As a parent to a toddler, whenever you make your little one sit in his car seat, you may find asking yourself if he is ready to outgrow it and make the transition to a booster seat. If your child’s weight and height is as per his age, then you might be considering buying a booster seat for him. But before you make the big investment, find out if your little one is ready for it. And If your child shows the signs of readiness, you need to learn if it is safe to keep children in a harnessed seat for long.
A booster seat is a seat that helps a child stay safe in a car. Unlike a car seat (rear-facing or forward-facing) that uses a five-point harness, a booster seat uses the seatbelt restraint of the car to keep a child secure. A booster seat lets a child sit on top of the seat and ‘lift’ them up to a height where the seatbelts lie across the strong bones and pelvis of the child and keep them secure. The seat belt is designed to help adults and the booster seat acts as the additional support to match the height of an adult. The transfer to a booster seat for your child is just like a preparation to sit on the seat like an adult until they are old enough.
There are essentially two kinds of booster seats that you can choose from for your child, once he reaches the right age.
These seats are easy to manoeuvre from one car to another. When using a backless booster, the car must have a seat that has a back which is high enough to give support to the rear of the head. The child’s ears must be below the top of the seat or the headrest.
As the name suggests, a high-back booster seat has a high back, which helps a child sit upright. It is a great choice for kids and can help position the seat belt on the child accurately. A high-back booster seat is perfect to maintain the posture of kids when they fall asleep during long road journeys.
If you’re planning to make a move to a booster seat, you must find out if there’s a right age to do the same. The ideal age for a child to make the move to a booster seat is five. But many parents tend to buy a booster seat early. If you’re considering a booster seat for your toddler, there are some guidelines that you can refer to if you want to assess if your child is ready for the booster seat.
Keeping a child in a five-point harness seat has its own advantages. A five-point harness seat fits small children as well, and as your child starts using a booster seat they can move out of the secure seat position easily. But you must be careful when you make your child sit in a booster seat. When your little one is sitting in a booster seat, you must ensure that the shoulder belt is not behind their back or under their arm. If the child is uncomfortable then do not make the transition to a booster seat. If they are not comfortable sitting in a booster seat, stick to the car seat with a harness. There is no hurry to make the transition. Wait until your child outgrows the car seat and move them to a booster seat when they meet the statutory requirements and are old enough to understand the mechanics of sitting in the booster seat.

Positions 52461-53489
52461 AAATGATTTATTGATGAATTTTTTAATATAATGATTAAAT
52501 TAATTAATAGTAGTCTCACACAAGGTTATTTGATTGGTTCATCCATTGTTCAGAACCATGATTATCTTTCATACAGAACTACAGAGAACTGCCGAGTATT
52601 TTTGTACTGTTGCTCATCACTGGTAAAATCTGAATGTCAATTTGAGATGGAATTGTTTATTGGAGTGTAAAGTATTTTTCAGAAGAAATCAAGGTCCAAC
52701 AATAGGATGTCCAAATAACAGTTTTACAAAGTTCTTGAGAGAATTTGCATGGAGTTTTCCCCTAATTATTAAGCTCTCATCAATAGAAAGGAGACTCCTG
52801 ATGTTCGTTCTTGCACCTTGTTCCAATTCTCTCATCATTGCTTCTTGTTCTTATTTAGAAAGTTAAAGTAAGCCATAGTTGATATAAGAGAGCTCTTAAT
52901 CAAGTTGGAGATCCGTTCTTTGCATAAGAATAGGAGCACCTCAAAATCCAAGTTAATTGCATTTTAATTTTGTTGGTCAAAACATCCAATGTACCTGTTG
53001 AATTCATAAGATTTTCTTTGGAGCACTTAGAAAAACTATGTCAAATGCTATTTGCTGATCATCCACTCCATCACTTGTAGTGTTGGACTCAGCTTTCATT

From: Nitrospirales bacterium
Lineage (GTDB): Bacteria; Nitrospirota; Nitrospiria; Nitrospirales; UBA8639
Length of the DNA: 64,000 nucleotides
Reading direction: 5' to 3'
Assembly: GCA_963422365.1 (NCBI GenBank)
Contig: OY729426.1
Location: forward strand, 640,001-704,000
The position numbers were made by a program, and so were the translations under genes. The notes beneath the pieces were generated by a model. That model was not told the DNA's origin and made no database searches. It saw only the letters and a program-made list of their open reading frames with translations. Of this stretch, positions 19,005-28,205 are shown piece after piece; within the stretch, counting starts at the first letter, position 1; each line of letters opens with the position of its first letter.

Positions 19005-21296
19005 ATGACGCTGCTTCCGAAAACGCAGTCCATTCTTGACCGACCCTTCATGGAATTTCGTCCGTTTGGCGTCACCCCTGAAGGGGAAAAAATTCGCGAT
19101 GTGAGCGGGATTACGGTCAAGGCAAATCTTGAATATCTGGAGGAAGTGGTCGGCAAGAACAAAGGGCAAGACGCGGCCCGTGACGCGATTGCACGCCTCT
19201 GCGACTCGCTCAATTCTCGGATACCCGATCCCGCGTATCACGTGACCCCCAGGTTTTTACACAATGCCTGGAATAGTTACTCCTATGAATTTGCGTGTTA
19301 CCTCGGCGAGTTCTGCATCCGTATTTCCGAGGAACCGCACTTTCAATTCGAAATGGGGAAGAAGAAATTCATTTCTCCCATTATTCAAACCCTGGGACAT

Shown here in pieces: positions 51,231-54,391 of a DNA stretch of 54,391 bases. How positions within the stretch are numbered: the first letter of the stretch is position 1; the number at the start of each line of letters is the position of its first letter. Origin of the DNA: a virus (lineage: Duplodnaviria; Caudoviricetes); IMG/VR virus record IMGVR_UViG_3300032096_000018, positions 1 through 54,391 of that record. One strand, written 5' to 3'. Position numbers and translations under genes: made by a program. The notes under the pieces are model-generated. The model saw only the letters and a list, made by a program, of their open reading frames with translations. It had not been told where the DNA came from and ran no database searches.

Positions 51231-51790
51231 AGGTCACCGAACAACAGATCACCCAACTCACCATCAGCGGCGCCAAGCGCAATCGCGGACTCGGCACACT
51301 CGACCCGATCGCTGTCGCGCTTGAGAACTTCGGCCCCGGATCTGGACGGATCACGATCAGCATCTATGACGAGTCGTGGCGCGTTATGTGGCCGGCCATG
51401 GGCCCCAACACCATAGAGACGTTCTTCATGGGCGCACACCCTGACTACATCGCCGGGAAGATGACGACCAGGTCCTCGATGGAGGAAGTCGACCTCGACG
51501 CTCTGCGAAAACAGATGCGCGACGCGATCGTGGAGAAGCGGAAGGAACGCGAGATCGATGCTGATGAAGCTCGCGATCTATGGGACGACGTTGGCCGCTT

If your child weighs over pounds and is still under the age of five, you might want to look for a harnessed car seat with a higher height and weight limit. You have several harness-to-booster seats available in the market today. They have a higher harness limit and later, can be used as a booster seat. This is ideal if you do want to spend twice on the same product. A harnessed car seat with a higher weight and height limit and a higher top shoulder strap will serve the purpose longer. The seat can be used longer in a booster mode too. You can now buy a car seat under your budget to keep your little one safely harnesses until he is ready to make the transition to a booster seat or perhaps longer.
As mentioned above, you don’t need to move your child to a booster seat if he isn’t ready for it. As per the guidelines of the American Academy of Paediatrics, it is safe to keep a child in a rear-facing car seat until the age of 2. They can progress to a forward-facing car seat once they are over 22-30 pounds in weight. A booster seat is recommended only when they are over 40 pounds in weight and above the age of five years.
This post was last modified on September 25, 2020 6:04 pm
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